Books, TV

New Star Trek-Inspired Poster Book Fires up the Imagination

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startrekposterbook-cover

When I was a kid, I’d often look at books about fictional aliens and worlds, or the future history of space flight, and come up with imaginative play scenarios based on the pictures. In the back garden, friends and I would imagine encountering each of the aliens, or flying a particular craft, and whole afternoons could be spent that way.

Now, there was also text in these books…but I never read it. The visual was enough. For all I know, many of these tomes could have been as terribly written as a Dean Devlin/Roland Emmerich screenplay. It didn’t matter. Which brings me to the Star Trek poster book I recently got sent for review, Star Trek: Ships of the Line Posters. There’s no text here – just images and titles. And if you’re not familiar with the show – not that anyone who’s reading this would ever fall into that category – you might not even recognize some of what you see, because, for example, an image of Voyager battling a Borg cube is given a painting-style title like “Terminal Descent,” rather than, “Voyager fights a Borg Cube.”

AlienShips

All the poster prints are 11 by 14 inches, though because of the aspect ratio, they’re “letterboxed” on white backgrounds with the title, artist name and Star Trek logo below the image.

FutureImperfect Refuge

While these images have appeared before on calendars and as novel covers, this is the first time they’ve appeared on thicker card stock with an eye toward framing. I don’t know that anyone would frame all 24, but any Star Trek fan is bound to find at least one favorite that merits it.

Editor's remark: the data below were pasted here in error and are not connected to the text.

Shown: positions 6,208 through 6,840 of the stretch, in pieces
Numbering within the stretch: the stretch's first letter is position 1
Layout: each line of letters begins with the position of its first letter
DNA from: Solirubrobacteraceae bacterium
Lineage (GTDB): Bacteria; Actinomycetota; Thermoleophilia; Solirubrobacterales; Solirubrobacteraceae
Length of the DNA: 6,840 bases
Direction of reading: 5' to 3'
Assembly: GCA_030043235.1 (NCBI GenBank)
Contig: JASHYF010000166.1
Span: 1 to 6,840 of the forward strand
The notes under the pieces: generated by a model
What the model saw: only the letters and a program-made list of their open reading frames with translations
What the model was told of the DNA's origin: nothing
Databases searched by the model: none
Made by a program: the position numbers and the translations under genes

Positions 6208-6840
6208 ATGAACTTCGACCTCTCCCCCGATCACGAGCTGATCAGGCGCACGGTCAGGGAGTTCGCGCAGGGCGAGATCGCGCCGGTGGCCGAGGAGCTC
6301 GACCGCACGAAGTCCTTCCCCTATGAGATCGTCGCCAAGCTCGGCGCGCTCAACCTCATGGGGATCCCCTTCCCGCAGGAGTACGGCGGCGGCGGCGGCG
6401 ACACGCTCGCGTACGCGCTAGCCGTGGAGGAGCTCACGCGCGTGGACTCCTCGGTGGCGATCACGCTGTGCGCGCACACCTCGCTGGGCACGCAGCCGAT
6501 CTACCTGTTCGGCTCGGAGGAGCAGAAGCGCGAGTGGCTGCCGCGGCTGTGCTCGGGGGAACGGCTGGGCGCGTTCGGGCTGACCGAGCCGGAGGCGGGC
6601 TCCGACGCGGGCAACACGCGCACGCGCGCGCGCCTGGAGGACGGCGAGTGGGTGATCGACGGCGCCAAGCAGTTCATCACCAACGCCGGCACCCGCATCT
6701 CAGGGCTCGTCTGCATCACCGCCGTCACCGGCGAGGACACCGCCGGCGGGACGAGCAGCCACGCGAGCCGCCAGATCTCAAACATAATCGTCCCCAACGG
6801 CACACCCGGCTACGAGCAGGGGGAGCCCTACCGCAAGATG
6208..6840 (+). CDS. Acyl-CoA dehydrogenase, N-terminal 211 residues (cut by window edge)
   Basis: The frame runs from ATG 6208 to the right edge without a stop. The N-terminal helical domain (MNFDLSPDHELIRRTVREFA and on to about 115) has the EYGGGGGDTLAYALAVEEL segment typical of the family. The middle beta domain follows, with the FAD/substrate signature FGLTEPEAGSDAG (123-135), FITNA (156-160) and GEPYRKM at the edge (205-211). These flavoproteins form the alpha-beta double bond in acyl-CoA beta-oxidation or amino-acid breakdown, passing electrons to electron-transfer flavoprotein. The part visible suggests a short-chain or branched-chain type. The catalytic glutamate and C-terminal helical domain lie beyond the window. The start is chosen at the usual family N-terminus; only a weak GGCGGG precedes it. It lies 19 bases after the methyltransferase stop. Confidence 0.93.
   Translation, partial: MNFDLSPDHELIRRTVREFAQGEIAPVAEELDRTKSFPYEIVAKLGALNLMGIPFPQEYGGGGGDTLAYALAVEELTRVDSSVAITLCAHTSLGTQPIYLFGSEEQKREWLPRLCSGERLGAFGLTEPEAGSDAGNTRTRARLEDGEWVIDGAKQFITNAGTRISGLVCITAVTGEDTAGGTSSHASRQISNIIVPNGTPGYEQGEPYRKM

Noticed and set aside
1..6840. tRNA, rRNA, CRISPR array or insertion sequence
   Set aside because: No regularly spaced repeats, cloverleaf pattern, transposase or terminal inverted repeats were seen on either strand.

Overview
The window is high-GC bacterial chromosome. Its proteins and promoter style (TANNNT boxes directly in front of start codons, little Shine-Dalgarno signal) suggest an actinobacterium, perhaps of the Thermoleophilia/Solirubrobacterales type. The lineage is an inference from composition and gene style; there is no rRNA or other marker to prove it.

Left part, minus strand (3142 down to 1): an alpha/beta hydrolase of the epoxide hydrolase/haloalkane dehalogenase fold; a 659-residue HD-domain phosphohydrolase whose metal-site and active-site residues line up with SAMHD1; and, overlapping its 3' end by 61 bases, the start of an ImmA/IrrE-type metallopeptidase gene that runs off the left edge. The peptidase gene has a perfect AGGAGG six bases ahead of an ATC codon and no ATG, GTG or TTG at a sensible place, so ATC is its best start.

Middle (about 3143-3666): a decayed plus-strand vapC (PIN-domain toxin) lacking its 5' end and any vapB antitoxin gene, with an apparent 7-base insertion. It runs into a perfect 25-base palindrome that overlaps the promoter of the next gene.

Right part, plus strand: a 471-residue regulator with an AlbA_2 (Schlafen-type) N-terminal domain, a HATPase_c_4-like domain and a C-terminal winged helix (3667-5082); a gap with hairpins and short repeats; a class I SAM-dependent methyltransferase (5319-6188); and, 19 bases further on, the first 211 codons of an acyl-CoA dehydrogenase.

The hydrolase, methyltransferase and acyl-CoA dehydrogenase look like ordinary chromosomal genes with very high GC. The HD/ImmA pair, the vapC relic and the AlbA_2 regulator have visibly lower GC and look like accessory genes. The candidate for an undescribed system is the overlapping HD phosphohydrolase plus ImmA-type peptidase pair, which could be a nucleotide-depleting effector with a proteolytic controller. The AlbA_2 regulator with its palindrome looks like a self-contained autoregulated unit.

Shirkahr WindTunnel

I would suggest, though, that this would make the best gift for the young Trekker in your life. Make the kid feel like they own some real art, and don’t tell them it cost less than fifteen bucks – they won’t care. The presentation – a cardboard box-sleeve that opens outward and has a sheet of tissue paper covering the prints – gives it an aura of importance, while the images within will stimulate thoughts of an expanded universe.

And I sound really pompous right now. So imagine a fart noise right here to keep things grounded.

About Author

Luke Y. Thompson has been writing professionally about movies and pop-culture since 1999, and has also been an actor in some extremely cheap culty and horror movies you will probably never hear much about (he is nonetheless mostly proud of them, as he met his wife on one). As editor of The Robot's Voice since 2012, he can take the blame for the majority of the site's content, all of which he creates because he loves you very, very much. (Although he loves nachos more. Sorry.) Prior to TRV, Luke wrote for publications that include the New Times LA, Los Angeles CityBeat, E! Online, OC Weekly, Geekweek, GeekChicDaily, The L.A. Times, The Village Voice, LA Weekly, and Nerdist